- Funky D I despise Google for a whole host of reasons. So why on earth would I willing spend a large amount of $ on a car that will force Google spyware on me.The only connectivity to the world I will put up with is through my phone, which at least gives me the option of turning it off or disconnecting it from the car should I choose to.No CarPlay, no sale.
- William I think it's important to understand the factors that made GM as big as it once was and would like to be today. Let's roll back to 1965, or even before that. GM was the biggest of the Big Three. It's main competition was Ford and Chrysler, as well as it's own 5 brands competing with themselves. The import competition was all but non existent. Volkswagen was the most popular imported cars at the time. So GM had its successful 5 brands, and very little competition compared to today's market. GM was big, huge in fact. It was diversified into many other lines of business, from trains to information data processing (EDS). Again GM was huge. But being huge didn't make it better. There are many examples of GM not building the best cars they could, it's no surprise that they were building cars to maximize their profits, not to be the best built cars on the road, the closest brand to achieve that status was Cadillac. Anyone who owned a Cadillac knew it could have been a much higher level of quality than it was. It had a higher level of engineering and design features compared to it's competition. But as my Godfather used to say "how good is good?" Being as good as your competitors, isn't being as good as you could be. So, today GM does not hold 50% of the automotive market as it once did, and because of a multitude of reasons it never will again. No matter how much it improves it's quality, market value and dealer network, based on competition alone it can't have a 50% market share again. It has only 3 of its original 5 brands, and there are too many strong competitors taking pieces of the market share. So that says it's playing in a different game, therfore there's a whole new normal to use as a baseline than before. GM has to continue downsizing to fit into today's market. It can still be big, but in a different game and scale. The new normal will never be the same scale it once was as compared to the now "worlds" automotive industry. Just like how the US railroad industry had to reinvent its self to meet the changing transportation industry, and IBM has had to reinvent its self to play in the ever changing Information Technology industry it finds it's self in. IBM was once the industry leader, now it has to scale it's self down to remain in the industry it created. GM is in the same place that the railroads, IBM and other big companies like AT&T and Standard Oil have found themselves in. It seems like being the industry leader is always followed by having to reinvent it's self to just remain viable. It's part of the business cycle. GM, it's time you accept your fate, not dead, but not huge either.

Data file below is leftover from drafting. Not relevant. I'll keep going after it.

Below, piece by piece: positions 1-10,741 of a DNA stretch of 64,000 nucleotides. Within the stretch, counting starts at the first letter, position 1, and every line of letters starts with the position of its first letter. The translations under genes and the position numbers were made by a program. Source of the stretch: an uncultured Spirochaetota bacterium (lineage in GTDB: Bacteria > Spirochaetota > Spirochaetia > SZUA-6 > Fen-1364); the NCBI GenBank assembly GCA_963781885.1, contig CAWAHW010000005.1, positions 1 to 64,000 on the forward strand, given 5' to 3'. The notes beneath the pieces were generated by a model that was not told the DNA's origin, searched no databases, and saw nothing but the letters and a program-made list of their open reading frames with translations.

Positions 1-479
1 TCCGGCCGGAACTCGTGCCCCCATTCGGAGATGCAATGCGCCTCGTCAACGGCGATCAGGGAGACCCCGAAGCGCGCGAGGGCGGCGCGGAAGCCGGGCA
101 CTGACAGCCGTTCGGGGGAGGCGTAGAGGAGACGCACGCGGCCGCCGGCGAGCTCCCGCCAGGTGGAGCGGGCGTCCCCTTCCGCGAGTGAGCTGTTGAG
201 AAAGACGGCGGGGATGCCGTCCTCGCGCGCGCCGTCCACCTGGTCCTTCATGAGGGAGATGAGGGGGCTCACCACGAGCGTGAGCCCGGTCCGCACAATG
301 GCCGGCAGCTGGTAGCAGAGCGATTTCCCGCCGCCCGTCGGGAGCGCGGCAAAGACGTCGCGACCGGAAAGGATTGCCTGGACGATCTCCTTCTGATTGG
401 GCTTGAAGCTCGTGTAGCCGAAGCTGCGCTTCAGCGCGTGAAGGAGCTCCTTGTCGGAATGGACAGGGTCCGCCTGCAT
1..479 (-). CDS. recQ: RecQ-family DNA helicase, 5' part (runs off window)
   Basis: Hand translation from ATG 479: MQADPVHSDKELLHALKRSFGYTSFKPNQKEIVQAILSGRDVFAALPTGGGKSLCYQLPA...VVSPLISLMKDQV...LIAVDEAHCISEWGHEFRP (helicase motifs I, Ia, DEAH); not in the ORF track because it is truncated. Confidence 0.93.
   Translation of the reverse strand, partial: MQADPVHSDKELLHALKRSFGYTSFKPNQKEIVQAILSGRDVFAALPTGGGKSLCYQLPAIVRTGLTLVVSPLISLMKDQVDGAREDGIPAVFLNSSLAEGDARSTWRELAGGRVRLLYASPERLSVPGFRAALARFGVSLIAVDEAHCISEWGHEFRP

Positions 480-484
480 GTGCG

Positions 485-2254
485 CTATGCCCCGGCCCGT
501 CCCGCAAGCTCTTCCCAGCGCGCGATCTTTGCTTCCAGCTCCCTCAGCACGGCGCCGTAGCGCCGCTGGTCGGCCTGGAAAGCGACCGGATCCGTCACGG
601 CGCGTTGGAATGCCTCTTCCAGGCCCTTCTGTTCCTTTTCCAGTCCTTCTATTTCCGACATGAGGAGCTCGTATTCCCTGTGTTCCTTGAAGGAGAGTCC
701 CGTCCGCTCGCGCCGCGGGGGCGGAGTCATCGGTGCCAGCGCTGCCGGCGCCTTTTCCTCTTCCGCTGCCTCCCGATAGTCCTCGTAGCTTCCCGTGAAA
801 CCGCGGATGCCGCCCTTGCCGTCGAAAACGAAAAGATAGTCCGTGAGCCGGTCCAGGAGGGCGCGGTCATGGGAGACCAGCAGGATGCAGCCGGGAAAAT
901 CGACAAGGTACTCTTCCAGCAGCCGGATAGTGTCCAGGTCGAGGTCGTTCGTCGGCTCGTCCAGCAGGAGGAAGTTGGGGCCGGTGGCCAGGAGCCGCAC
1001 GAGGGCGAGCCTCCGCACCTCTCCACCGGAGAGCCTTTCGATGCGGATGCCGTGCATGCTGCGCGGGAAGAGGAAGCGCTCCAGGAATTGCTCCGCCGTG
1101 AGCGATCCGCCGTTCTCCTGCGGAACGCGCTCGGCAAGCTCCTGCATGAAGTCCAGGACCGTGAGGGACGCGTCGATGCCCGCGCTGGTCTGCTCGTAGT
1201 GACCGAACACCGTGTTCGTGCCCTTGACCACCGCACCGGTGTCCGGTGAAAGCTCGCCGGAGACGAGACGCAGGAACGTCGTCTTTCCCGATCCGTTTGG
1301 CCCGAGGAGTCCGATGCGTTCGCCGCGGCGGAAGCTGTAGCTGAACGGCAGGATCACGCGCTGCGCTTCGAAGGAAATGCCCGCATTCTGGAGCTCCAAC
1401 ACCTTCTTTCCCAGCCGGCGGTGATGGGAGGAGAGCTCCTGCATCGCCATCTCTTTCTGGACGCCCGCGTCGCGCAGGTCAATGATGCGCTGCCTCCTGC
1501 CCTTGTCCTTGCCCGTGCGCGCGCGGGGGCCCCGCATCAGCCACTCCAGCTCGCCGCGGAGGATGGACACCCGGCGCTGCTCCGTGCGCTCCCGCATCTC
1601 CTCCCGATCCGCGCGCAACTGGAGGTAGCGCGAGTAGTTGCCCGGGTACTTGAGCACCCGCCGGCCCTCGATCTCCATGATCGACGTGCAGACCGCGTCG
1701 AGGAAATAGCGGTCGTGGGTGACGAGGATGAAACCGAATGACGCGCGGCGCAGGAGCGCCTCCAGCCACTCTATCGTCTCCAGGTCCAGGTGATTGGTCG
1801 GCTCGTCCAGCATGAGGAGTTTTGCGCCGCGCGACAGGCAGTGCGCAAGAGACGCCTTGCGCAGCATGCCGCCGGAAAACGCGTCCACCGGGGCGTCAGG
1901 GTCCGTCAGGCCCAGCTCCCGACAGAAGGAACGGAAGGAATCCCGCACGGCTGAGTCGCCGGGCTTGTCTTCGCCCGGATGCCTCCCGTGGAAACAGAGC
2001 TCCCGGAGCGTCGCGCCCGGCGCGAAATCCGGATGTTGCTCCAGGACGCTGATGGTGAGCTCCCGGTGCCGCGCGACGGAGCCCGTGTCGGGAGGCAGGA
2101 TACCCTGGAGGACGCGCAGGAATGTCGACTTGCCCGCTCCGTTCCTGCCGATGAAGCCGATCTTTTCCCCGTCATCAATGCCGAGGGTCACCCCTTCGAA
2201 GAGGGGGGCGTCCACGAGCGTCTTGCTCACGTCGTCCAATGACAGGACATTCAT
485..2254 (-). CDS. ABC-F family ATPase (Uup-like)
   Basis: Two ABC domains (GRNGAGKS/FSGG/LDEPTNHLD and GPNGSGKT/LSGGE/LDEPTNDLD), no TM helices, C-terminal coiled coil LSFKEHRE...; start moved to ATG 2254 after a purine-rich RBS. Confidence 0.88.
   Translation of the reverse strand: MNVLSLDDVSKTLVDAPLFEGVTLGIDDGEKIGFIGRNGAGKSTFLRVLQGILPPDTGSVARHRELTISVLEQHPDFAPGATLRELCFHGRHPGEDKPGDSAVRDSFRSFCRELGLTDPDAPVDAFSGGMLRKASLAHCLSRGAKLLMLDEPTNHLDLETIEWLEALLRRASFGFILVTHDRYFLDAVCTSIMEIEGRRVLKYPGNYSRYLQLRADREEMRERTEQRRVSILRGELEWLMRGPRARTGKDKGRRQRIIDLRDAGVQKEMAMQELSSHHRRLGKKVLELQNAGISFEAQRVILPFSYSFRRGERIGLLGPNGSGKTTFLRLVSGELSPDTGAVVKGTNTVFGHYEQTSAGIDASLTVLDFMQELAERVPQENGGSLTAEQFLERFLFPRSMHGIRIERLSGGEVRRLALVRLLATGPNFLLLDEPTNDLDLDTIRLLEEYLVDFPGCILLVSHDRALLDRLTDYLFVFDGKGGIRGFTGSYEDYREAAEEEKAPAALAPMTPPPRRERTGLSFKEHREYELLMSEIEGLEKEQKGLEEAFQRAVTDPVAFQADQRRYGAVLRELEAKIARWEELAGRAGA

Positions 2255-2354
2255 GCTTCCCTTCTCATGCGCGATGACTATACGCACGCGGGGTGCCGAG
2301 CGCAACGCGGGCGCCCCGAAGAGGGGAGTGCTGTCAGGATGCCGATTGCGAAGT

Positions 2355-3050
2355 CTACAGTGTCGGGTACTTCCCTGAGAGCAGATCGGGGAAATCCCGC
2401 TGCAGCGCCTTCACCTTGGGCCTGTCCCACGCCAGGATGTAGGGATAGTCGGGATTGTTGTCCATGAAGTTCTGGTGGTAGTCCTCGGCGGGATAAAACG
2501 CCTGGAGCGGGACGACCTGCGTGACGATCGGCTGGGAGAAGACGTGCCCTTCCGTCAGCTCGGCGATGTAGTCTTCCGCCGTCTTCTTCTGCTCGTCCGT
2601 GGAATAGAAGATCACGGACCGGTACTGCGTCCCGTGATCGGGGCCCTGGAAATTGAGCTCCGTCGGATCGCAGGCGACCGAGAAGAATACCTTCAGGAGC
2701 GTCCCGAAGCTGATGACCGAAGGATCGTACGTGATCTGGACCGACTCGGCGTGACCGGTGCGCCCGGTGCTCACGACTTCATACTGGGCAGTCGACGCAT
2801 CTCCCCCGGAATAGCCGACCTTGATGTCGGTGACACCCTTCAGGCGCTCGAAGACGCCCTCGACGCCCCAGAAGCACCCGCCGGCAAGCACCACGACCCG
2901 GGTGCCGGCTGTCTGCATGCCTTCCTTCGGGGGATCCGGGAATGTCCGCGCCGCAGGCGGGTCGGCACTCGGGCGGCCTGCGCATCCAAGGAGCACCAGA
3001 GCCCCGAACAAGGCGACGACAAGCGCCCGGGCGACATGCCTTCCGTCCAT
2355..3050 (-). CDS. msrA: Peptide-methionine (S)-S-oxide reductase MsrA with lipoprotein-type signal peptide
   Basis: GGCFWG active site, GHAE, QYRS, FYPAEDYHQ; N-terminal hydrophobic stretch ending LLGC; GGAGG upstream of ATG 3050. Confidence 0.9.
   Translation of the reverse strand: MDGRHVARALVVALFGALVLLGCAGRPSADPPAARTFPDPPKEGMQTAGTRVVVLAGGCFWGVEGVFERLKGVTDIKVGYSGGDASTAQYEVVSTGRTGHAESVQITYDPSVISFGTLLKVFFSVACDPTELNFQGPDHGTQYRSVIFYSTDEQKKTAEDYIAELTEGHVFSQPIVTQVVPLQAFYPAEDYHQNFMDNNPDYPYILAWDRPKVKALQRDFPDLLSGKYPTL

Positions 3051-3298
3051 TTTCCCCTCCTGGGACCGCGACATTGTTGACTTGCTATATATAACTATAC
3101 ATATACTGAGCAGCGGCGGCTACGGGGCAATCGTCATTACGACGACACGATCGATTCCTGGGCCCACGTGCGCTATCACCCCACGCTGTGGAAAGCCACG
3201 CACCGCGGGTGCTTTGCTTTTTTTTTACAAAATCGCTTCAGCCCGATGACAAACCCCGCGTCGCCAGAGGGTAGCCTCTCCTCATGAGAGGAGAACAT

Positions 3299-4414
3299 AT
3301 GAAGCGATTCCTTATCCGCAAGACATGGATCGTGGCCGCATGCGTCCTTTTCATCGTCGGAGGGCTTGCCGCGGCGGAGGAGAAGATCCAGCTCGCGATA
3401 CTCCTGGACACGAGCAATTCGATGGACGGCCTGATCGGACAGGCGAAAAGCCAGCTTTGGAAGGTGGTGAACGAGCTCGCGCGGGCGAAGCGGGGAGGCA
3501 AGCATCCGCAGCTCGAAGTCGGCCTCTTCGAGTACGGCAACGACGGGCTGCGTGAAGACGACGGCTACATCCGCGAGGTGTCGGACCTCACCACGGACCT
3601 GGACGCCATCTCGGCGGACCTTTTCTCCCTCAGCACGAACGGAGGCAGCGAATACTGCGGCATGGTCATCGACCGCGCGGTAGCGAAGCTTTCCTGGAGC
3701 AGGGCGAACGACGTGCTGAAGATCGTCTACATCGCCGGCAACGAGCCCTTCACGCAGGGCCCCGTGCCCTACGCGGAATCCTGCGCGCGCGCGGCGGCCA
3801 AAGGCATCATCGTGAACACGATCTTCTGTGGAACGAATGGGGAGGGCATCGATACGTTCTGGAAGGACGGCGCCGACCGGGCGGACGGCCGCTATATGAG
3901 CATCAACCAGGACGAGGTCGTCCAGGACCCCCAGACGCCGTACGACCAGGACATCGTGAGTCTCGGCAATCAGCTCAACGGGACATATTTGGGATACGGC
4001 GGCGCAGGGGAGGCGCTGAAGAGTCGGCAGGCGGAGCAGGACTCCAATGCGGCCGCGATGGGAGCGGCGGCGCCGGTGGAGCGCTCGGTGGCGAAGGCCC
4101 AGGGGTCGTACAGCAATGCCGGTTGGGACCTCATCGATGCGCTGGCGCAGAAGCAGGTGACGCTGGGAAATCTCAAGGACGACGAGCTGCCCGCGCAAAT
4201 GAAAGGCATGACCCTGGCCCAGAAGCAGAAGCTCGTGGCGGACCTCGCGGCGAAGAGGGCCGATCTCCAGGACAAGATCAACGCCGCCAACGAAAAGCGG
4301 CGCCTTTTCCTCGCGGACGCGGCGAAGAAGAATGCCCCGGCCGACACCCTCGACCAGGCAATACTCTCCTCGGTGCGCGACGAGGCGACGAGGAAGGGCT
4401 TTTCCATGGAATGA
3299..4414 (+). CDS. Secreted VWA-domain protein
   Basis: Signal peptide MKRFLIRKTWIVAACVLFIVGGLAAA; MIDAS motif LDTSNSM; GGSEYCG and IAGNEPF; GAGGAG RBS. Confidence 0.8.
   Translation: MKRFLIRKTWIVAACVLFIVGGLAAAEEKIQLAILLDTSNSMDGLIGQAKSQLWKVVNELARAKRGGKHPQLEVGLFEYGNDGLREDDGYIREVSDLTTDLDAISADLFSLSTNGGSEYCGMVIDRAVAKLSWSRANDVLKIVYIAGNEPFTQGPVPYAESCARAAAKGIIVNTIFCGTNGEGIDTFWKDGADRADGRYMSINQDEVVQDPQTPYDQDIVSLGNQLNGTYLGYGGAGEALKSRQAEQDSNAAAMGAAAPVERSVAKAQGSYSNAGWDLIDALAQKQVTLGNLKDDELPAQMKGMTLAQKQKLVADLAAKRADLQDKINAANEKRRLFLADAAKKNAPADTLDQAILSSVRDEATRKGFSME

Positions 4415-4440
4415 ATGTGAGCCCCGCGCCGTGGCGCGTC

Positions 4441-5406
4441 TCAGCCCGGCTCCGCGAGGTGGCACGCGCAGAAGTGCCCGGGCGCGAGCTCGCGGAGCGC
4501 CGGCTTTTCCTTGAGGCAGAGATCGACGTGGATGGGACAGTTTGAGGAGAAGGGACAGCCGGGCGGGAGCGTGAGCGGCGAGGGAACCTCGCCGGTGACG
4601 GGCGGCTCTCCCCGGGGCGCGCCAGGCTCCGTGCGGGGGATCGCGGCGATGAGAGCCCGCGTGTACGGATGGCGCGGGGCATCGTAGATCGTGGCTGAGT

- Tassos The Euro spec Taurus is the US spec Ford FUSION.Very few buyers care to see it here. FOrd has stopped making the Fusion long agoWake us when you have some interesting news to report.
+1000 for the Shaft in Africa mention. The movie starts with Shaft coming back to his Alfa after a morning run, to find some guy stealing the hubcaps off of it.
As a certified Alfa nut with 4 kids this is right in my wheelhouse. If it ends up being at least as good to drive as our old CX-9 but with Giulia / Stelvio styling this will be hard to resist.